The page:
The vaccine, called Calixcoca, has shown promising results in the first stages of clinical trials, though researchers are quick to say it is far from a "panacea."
In Brazil, cocaine and crack addiction poses a considerable problem for its government, medical facilities, and citizens.
Brazil is the second-largest consumer of cocaine in the world — second only to the United States. The country accounts for one-fifth of global cocaine demand. And now, scientists believe they can do something about it.
Researchers at the Federal University of Minas Gerais in southeastern Brazil have developed a vaccine they hope to use to treat cocaine addiction. The vaccine, Calixcoca, has shown promising results in animal trials and is set to move on to the final stage of trials, testing on humans.
Calixcoca works by triggering an immune response that blocks cocaine molecules from reaching the brain, essentially meaning that the drug would no longer cause a high, according to AFP. The immune system produces antibodies that bind the cocaine molecules in the bloodstream, making them too large to reach the brain’s “reward center,” which produces high levels of dopamine in response to the drug.
“Anything that can help is a blessing because, believe me, it takes superhuman powers to come off this drug… it controls your body, heart and soul,” said Adriano Martins, a former cocaine addict who now works as a counselor at a rehab center, in an interview with the Wall Street Journal. Martins said it took him 24 years to kick his addiction.
Psychiatrist Frederico Garcia led the team of scientists that developed the vaccine. The project won the top prize at the Euro Health Innovation Awards for Latin American medicine, and both scientists and the European government are desperate for a solution to the epidemic of cocaine addiction.
“There’s no specific registered treatment for cocaine and crack addiction. We currently use a combination of psychological counseling, social assistance, and rehabilitation, when necessary,” Garcia said.
There are currently 3 million regular users of cocaine and crack in Brazil, and an estimated 1 in 25 Brazilian adults have taken cocaine, according to estimates by the Federal University of São Paulo. Additionally, one in four adults who use cocaine become addicted, and only one in four of those who become addicted are able to recover.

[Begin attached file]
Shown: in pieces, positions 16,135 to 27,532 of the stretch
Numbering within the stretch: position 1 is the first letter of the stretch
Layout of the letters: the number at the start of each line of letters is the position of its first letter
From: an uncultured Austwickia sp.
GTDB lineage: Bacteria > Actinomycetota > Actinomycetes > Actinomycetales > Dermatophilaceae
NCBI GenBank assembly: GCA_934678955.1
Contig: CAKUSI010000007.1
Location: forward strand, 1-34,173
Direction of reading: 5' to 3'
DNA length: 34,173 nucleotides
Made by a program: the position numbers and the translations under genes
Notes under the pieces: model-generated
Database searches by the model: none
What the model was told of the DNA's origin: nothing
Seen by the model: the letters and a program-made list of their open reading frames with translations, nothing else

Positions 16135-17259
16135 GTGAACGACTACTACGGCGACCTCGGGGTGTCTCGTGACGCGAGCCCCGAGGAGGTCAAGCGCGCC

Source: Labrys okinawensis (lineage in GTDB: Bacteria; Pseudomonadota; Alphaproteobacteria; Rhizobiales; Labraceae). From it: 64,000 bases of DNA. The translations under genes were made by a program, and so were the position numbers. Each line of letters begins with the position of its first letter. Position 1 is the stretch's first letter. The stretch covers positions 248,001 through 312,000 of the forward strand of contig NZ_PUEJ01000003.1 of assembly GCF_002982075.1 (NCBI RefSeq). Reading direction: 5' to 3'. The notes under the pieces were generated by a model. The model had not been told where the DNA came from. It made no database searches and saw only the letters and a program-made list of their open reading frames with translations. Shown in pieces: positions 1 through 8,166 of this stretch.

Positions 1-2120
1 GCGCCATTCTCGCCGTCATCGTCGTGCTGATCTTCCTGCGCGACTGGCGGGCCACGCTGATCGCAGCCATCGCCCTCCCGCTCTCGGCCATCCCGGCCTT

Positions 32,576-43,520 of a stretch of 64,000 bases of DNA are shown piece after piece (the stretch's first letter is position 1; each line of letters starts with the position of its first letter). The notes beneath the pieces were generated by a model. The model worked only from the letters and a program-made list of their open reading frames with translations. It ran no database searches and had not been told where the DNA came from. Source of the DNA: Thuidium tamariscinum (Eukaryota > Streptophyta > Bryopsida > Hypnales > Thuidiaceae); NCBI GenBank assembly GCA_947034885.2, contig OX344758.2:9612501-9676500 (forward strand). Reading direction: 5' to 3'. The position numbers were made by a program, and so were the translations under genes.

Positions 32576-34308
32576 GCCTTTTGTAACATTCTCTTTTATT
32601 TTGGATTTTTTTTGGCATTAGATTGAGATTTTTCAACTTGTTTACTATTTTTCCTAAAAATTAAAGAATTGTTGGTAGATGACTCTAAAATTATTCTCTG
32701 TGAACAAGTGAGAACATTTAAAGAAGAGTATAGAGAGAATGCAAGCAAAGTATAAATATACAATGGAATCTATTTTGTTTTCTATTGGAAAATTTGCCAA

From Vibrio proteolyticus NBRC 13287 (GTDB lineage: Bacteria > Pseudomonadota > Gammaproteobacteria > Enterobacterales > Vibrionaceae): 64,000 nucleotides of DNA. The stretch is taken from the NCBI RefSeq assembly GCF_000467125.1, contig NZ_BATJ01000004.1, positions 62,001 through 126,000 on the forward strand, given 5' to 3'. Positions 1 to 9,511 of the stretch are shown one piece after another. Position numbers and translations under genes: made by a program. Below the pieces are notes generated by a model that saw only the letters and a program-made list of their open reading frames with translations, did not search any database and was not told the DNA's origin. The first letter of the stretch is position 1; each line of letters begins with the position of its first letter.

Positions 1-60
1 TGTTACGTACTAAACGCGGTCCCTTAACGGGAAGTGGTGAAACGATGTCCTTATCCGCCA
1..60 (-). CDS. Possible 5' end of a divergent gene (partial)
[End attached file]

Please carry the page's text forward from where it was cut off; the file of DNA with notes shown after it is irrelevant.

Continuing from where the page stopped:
There have been attempts to find a vaccine for cocaine addiction before.
Thomas Kosten of Baylor College of Medicine in Houston, Texas, developed a similar vaccine in the early 2000s. Clinical trials fell short of FDA standards, however, despite promising results.
“About 60% of the people made sufficiently high enough levels of antibodies to block at least two to three doses of cocaine, so for someone who was motivated enough to stop, you could help them stop — but the other 40% didn’t make enough for it to work,” Kosten said. “The FDA felt you had to do a study in which everyone got enough antibodies, in which everybody did better than the placebo group.”
But the only current course of treatment for cocaine addiction is abstinence supplemented with therapy and medication — which Garcia said is only effective in 20% of patients over five years.
“So anything that is more than 20% effective is already a lot,” Garcia said.
Another advantage of the Brazilian vaccine over the failed U.S. equivalents is that Calixcoca uses synthetic proteins and chemical compounds produced in a lab rather than biological ingredients. The artificial components make it cheaper to produce and easier to store since the vaccine does not need to be stored at low temperatures.
Additionally, Calixcoca showed promising results when it came to protecting fetuses from cocaine. The vaccine was tested on pregnant rats, suggesting that it could be effective in protecting babies of pregnant users.
While the vaccine shows promising results, Garcia emphasized that it won’t be a “panacea” that can be administered to everyone.
The scientists developing Calixcoca hope to target people grappling with addiction “who are off (cocaine) and want to stay that way,” he said. Ideally, it would be used in patients at critical stages of their recovery, such as when they leave rehab.
Despite that, there is a tremendous public demand for the vaccine. Over 3,000 people have volunteered for the human testing phase of the clinical trial.
“I’ve been a slave to cocaine,” said José Teodoro, who is on the waiting list for the trial, in an interview with the Wall Street Journal. He said he has struggled with cocaine addiction for 30 years, with massive consequences in his personal and professional life.
“I’m not saying the vaccine will be our salvation,” he said, “but what have we got to lose?”
After reading about the vaccine being developed for cocaine addiction, check out these photos of the crack cocaine epidemic that devastated American communities in the 1980s. Or, read about a similar vaccine being developed to treat fentanyl addiction in the United States.